Working* 67/0·5 = 134 57·5/0·5 = 115 25·2/0·4 = 63.

Decision rule:
Any product(s) with throughput accounting ratio (TPAR) of less than 1, do not produce. HERE PRODUCT
Produce product(s) with TPAR> 1. HERE PRODUCT A AND B.

*Any product with a TPAR<1, the factory is spending more money than the cash the company is
generating from sales.

*TPAR>1, the rate at which cash is generated from sales is higher than the rate at which the factory is
spending money.

*Companies should improve on TPAR<1. How?

Start from sales in the calculation above and follow the table downward.

How to improve TPAR<1
a. increase the selling price(consider competition, increase sales volume)
b. reduce the raw material costs (better negotiation, alternative supplier e.g china products, etc)
c. design out cost or control fixed costs(use target costing, work on costs drivers, outsource, etc)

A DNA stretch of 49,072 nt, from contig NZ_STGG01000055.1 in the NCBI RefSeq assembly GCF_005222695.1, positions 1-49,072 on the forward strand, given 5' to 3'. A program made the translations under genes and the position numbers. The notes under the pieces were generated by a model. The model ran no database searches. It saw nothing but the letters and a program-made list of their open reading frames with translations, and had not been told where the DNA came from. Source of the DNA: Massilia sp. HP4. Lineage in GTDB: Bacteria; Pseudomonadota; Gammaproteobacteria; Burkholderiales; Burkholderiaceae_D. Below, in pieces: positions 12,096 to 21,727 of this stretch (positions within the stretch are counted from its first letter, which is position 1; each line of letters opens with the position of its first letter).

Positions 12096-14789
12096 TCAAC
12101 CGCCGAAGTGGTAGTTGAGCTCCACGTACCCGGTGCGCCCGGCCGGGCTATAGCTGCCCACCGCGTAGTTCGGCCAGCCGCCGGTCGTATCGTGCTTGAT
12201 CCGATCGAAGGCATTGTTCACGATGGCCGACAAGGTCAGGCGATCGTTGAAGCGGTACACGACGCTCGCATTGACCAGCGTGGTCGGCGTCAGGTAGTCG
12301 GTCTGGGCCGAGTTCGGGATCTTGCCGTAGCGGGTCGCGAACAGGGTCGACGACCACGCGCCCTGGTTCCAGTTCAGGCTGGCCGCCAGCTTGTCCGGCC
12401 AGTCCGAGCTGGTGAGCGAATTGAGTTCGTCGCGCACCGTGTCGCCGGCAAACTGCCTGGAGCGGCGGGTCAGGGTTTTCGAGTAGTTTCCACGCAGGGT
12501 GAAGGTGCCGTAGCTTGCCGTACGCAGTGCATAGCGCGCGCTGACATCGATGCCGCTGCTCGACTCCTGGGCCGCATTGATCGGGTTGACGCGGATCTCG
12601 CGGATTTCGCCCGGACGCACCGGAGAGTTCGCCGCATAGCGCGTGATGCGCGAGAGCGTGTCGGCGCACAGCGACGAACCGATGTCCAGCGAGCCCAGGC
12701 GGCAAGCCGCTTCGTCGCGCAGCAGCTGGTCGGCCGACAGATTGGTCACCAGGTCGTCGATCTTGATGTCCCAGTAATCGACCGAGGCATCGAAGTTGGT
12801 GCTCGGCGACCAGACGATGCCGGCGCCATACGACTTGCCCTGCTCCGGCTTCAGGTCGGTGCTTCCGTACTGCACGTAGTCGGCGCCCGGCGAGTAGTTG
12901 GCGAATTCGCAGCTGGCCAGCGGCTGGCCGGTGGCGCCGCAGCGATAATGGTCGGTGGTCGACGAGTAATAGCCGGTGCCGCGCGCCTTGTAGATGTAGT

d. reduce bottleneck time.

*when answering questions, give points relevant to the questions. There will always an answer in the

*remember, if TA ratio is <1 close down the product line.

*before you close than consider the following factors

1. customers perception could be negative
2. competitors may see opportunity to win or de-market the company
3. what other profitable use can the company put resources freed up on the product to?
4. the effect the close than will have on employee morale
5. the reaction of suppliers that are disproportionately affected.
6. is the product used to sell other products(complimentary goods)?
7. accuracy of the assumption made for costs classification, etc.

I love you all.

Now try question no1, june 2009. Discuss your challenges with me here.